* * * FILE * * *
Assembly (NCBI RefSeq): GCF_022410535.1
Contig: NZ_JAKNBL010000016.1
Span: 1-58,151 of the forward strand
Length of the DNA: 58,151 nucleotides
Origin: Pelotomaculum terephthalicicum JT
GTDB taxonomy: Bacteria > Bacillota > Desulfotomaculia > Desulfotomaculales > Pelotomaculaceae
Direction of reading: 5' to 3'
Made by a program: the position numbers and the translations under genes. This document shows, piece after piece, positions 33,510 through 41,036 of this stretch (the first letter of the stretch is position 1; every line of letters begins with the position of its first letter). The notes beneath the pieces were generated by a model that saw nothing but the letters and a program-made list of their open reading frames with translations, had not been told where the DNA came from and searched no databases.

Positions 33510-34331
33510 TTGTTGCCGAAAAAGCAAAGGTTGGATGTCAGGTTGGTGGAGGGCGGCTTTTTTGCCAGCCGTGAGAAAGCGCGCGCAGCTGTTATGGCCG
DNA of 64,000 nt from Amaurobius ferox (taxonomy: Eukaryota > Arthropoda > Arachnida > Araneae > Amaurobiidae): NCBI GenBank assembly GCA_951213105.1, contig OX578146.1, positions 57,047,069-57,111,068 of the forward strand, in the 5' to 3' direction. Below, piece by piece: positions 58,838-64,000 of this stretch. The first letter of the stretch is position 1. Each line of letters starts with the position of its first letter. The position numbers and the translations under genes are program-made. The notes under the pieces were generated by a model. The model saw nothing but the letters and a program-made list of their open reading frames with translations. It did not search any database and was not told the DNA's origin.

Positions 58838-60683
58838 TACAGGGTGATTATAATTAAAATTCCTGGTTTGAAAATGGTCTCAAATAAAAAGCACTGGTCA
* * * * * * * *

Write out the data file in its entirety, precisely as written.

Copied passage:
Assembly (NCBI RefSeq): GCF_022410535.1
Contig: NZ_JAKNBL010000016.1
Span: 1-58,151 of the forward strand
Length of the DNA: 58,151 nucleotides
Origin: Pelotomaculum terephthalicicum JT
GTDB taxonomy: Bacteria > Bacillota > Desulfotomaculia > Desulfotomaculales > Pelotomaculaceae
Direction of reading: 5' to 3'
Made by a program: the position numbers and the translations under genes. This document shows, piece after piece, positions 33,510 through 41,036 of this stretch (the first letter of the stretch is position 1; every line of letters begins with the position of its first letter). The notes beneath the pieces were generated by a model that saw nothing but the letters and a program-made list of their open reading frames with translations, had not been told where the DNA came from and searched no databases.

Positions 33510-34331
33510 TTGTTGCCGAAAAAGCAAAGGTTGGATGTCAGGTTGGTGGAGGGCGGCTTTTTTGCCAGCCGTGAGAAAGCGCGCGCAGCTGTTATGGCCG
DNA of 64,000 nt from Amaurobius ferox (taxonomy: Eukaryota > Arthropoda > Arachnida > Araneae > Amaurobiidae): NCBI GenBank assembly GCA_951213105.1, contig OX578146.1, positions 57,047,069-57,111,068 of the forward strand, in the 5' to 3' direction. Below, piece by piece: positions 58,838-64,000 of this stretch. The first letter of the stretch is position 1. Each line of letters starts with the position of its first letter. The position numbers and the translations under genes are program-made. The notes under the pieces were generated by a model. The model saw nothing but the letters and a program-made list of their open reading frames with translations. It did not search any database and was not told the DNA's origin.

Positions 58838-60683
58838 TACAGGGTGATTATAATTAAAATTCCTGGTTTGAAAATGGTCTCAAATAAAAAGCACTGGTCA